Thursday, June 29, 2006

Great but not so Famous

The bitch hasn't been feeling very literary lately. Sometimes you just want a life, don't you?

But then I went on holiday and read a brilliant book. It's one which apparently I should have read before, but then its author has suffered from the great blinding light coming out of John Updike's arse. It's 'Revolutionary Road' by Richard Yates who has never until now impinged on my consciousness.

For anyone as ignorant as me, it's a novel set in the small-town America of the fifities and deals with the dissatisfactions of a young suburban couple. So far, so Updikish, and at first I read it as though it was by Updike. 'Good God!' I kept shrieking to The Partner of the Bitch, who was trying to sleep in the sun beside me. 'Listen to this: every woman this young guy comes across is characterised merely as either pretty or ugly! And he keeps feeling sorry for himself because his wife has got a little too heavy in the hips and thighs now that she's had two kids! And they have a row because she's upset about something that's happened to her and he can't stand her moaning, he's really sorry that he's got such an uptight bitch of a wife, so mad he raises his fist, but then really proud of himself for bringing it down on the top of the car instead and then of course really sorry for himself all over again because of his throbbing hand!'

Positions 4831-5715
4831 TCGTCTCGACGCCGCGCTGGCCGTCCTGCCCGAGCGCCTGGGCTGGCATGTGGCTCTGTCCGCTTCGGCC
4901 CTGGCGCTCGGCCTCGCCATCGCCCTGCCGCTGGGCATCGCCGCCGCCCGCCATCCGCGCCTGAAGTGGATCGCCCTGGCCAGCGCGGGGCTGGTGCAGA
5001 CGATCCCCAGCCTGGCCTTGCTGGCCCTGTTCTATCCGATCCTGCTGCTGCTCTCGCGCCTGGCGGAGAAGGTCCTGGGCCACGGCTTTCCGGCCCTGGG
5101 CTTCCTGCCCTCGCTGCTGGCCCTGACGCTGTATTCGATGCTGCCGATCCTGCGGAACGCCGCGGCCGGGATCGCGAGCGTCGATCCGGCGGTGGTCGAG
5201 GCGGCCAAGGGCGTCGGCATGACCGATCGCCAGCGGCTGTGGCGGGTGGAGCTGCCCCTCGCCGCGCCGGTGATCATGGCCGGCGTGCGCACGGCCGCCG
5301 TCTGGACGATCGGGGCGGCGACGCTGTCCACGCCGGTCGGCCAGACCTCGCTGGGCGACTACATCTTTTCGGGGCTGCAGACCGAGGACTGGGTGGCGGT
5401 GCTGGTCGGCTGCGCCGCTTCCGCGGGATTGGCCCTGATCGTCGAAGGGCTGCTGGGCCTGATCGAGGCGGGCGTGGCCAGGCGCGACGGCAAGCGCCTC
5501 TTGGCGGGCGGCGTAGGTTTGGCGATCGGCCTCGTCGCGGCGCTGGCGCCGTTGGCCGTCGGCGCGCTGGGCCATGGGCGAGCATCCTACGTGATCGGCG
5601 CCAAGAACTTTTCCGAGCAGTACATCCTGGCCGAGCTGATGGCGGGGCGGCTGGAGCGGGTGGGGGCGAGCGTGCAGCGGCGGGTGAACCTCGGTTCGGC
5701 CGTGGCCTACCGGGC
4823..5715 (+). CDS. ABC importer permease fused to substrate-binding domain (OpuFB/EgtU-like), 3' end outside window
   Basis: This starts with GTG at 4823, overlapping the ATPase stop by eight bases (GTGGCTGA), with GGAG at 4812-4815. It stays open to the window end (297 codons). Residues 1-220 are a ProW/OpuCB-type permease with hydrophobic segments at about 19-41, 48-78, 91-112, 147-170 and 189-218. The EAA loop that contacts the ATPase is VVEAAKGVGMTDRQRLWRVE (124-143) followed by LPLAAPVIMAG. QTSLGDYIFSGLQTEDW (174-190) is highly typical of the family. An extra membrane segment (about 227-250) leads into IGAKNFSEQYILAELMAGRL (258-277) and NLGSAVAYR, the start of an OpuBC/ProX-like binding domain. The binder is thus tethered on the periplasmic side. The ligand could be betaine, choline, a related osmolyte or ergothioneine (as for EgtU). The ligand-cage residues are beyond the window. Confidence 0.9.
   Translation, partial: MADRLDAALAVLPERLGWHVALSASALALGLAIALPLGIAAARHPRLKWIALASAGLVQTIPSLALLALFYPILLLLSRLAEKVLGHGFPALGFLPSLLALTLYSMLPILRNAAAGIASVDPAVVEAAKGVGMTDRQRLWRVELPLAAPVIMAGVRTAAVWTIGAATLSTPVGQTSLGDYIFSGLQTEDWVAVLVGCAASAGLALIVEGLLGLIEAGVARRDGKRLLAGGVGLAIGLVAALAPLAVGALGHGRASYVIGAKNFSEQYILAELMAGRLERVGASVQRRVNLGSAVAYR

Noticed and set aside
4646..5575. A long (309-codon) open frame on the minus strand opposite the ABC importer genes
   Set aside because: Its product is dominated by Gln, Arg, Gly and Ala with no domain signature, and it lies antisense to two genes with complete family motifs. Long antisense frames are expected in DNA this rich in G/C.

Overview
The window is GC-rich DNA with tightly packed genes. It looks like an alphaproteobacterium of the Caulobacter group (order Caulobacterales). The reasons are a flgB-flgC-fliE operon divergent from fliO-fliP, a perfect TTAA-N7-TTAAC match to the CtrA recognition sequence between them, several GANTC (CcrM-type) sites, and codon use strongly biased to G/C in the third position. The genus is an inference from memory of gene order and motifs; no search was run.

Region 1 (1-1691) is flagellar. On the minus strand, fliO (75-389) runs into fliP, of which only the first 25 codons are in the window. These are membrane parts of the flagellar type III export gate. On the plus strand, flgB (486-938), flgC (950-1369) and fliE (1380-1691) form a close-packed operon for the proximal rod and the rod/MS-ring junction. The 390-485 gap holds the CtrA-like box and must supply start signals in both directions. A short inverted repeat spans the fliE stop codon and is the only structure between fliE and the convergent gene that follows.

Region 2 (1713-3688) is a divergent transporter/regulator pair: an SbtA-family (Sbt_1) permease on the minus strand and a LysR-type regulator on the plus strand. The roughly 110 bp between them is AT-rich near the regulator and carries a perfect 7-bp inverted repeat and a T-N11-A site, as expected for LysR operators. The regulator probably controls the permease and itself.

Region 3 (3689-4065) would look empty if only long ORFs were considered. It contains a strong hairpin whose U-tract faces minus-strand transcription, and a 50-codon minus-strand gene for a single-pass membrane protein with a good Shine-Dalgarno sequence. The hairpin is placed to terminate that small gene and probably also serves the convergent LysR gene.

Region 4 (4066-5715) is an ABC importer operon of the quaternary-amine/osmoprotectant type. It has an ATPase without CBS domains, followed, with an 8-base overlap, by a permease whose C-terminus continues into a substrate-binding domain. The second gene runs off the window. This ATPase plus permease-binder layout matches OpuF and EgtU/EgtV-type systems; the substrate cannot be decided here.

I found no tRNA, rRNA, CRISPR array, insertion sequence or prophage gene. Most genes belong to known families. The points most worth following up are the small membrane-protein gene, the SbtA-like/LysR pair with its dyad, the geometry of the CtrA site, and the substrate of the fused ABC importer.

'Disgusting!' I cried, and threw the book down in the grass. But something made me pick it up again, and I as read on the viewpoint shifted to that of another character, and it dawned on me, duh!: this book is satirical (and way ahead of its time), beautifully, coolly yet humanely satirical, and leaving John Updike, in my opinion, totally eclipsed.

Go read, though you probably already have.

Sunday, June 18, 2006

Zadie and the Characters

Well, I've been away and while I was Zadie Smith won the Orange prize. How can I not be glad, I love Zadie, I love her linguistic talent and empathy, I love her take on contemporary society and the way she can pin it down via its linguistic codes, I love her human understanding. But something makes me sad, and it's that Ali Smith or Hilary Mantel or Nicole Krauss didn't win.

Maybe it's that I can't stand the idea of competition, the idea that one kind of writing should be pitted against another (it takes all sorts, after all) , but it's also that I'm a champion of the kind of interiority that these other writers practise, and which I don't think Zadie quite achieves. Zadie is so good at describing people and replicating the way they speak that you'd think they were there in front of you, but there's something dramatic, rather than novelistic, in the way she does it. She doesn't quite inhabit their mentality, however brilliantly she pins it down. However empathic she is there's always an ironic detachment which is akin to that of the playwright. Ali Smith and Sarah Waters eschew that coolness of irony and inhabit utterly the psyches of their characters, which to me is the bravest novelistic step of all.

Thursday, June 01, 2006

Haven't We All Nearly?

Here's a clip to give us a kick.

(Thanks to Miss Snark, the Literary Agent, Wise and Snarkolicious One.)